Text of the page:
When a highly respected blogger raves about a novel, readers (and other reviewers) take notice. Such is the case with Ayo Onatade when it comes to Jake Lamar’s Viper’s Dream. Viper’s Dream was released earlier this year in the United Kingdom, where Onatade resides. Fortunately for U. S. readers, the novel is finally available here in the States this week—and it is every bit as good as expected.
Viper’s Dream traces the journey of Clyde “the Viper” Morton from a humble childhood in the South to notorious celebrity within Jazz Era New York City—not as the musician he dreamed of being, but as a major player within the rising drug culture. Clyde centers his enterprise on marijuana, recognizing early on the dangers inherent in heroin—but rather than allowing this to derail his trajectory, Clyde manages to make this integrity his calling card, and refuses to let anyone defy his wishes.
Along with this compelling fictional storyline, Viper’s Dream is populated with a veritable Who’s Who from the early jazz music scene. From greats like Charlie “Bird” Parker and Thelonious Monk to society patrons like Baroness Pannonica Rothschild de Koenigswarter, Jake Lamar truly transports readers to the Harlem of yesteryear. When the line between fiction and reality is blurred so successfully, it is much easier for readers to allow the transfixing spell of literature to be cast.
The first thing readers will notice about Viper’s Dream is the quality of the writing. Jake Lamar’s wordsmanship and the vitality of his choices are beyond reproach. Following the syncopated rhythms of jazz and containing echoes of the rhythmic motifs and improvisational approach that are hallmarks of the beloved musical genre, the language used in Viper’s Dream sizzles from start to finish.
The narrative in Viper’s Dream is streamlined and sleek. In less than 200 pages, Jake Lamar tells a full and complete story—an urban Bildungsroman—giving details where necessary and simply glossing over areas that require less exploration. Hopefully, once the current writer’s strike is over, some entrepreneurial producer will see that Jake Lamar’s Viper’s Dream is perfectly positioned to serve as the founding document for an epic film adaptation. There is drama, melodrama, and several emotional reveals wrapped around an iconic storyline that begs to be seen. Readers learn very early in the novel that Clyde Morton killed three people adding another propulsive element to the forward momentum. Who did this man—a man with a high moral code—kill and why?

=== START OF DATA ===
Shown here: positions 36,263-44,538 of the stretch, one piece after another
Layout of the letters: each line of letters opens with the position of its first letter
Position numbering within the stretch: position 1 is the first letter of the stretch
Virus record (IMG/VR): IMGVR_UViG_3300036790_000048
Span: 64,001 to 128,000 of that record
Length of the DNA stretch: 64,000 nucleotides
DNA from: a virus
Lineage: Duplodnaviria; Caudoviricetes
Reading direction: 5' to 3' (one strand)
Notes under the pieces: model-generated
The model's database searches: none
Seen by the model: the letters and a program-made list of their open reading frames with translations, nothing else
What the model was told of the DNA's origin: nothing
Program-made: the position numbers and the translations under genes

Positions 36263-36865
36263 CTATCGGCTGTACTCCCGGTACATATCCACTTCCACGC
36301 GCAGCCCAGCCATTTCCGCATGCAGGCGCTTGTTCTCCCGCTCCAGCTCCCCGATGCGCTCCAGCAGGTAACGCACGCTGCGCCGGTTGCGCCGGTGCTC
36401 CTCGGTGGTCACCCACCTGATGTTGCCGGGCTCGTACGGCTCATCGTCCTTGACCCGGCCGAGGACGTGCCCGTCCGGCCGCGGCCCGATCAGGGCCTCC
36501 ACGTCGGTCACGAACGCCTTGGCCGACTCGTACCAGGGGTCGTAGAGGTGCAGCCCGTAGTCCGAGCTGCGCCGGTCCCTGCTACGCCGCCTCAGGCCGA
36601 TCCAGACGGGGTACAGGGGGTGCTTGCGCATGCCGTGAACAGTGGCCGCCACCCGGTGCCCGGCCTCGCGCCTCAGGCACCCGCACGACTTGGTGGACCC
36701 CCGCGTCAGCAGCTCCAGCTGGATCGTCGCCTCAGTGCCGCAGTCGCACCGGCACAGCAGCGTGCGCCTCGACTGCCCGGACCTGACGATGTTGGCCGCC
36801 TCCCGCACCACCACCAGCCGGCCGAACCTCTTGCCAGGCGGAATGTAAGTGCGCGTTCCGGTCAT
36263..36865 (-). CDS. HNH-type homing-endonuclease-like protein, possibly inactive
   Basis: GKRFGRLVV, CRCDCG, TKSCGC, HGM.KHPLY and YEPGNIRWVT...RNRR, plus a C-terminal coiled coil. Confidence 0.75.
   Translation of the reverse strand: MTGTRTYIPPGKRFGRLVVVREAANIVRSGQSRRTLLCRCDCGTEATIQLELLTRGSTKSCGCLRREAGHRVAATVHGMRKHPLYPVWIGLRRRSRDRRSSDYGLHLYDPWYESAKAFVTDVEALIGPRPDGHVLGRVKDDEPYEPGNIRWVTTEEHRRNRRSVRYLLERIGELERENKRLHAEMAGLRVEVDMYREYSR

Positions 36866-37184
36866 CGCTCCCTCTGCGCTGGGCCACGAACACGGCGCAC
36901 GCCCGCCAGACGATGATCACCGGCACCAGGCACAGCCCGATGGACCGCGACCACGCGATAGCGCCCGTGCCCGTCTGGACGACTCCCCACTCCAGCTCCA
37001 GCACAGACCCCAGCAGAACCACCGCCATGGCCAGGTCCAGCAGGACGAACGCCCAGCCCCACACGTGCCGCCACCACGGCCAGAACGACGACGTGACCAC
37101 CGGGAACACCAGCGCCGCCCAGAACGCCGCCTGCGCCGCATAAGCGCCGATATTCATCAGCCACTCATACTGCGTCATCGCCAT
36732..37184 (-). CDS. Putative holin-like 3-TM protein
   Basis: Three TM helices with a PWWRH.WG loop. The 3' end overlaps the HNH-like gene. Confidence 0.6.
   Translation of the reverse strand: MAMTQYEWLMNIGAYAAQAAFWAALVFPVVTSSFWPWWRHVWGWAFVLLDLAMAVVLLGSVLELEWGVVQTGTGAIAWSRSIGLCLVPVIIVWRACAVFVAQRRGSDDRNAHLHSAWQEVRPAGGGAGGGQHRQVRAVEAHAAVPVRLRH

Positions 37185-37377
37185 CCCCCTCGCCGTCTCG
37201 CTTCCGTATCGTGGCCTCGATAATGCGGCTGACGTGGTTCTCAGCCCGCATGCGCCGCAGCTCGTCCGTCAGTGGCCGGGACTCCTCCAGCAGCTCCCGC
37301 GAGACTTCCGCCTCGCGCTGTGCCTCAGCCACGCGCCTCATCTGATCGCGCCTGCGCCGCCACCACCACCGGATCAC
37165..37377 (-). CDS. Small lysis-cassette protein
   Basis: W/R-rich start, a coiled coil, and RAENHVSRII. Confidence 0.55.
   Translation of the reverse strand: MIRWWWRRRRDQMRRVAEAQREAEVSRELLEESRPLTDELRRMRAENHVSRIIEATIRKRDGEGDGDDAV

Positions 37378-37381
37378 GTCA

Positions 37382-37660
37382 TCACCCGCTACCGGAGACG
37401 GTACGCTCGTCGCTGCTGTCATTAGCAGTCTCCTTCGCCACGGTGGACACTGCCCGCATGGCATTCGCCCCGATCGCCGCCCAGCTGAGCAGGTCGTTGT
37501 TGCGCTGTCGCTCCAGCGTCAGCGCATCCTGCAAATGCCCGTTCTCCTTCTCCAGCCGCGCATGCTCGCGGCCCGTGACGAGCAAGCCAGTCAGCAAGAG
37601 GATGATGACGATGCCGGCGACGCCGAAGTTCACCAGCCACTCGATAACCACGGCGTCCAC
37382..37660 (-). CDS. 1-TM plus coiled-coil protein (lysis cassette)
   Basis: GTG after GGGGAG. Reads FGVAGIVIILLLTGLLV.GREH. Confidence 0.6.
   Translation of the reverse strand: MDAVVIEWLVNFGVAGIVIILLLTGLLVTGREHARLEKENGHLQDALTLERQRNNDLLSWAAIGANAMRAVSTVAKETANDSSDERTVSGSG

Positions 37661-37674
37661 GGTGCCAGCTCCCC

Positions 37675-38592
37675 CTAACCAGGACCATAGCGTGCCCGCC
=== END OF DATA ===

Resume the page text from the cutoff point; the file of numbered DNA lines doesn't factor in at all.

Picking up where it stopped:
There is nothing cozy about Viper’s Dream. This is a gritty and ultra-realistic view of our history. Clyde Morton is coming-of-age in an Age when volatility reigns supreme. Mirroring his personal evolution is the changing climate within New York City itself. Even when the novel briefly takes up a new location—Paris, France—it does so by highlighting progress and ambition as the core rationale.
Jake Lamar is hardly a new name on the literary circuit, but Viper’s Dream is destined to be the calling card he lays before the crime fiction community henceforth. It says, “I am here and I will not be ignored.” Pick up Viper’s Dream by Jake Lamar so that you can be part of the conversation moving forward. You will not be sorry.
Disclaimer: A print galley of this title was provided to BOLO Books by the publisher. No promotion was promised and the above is an unbiased review of the novel.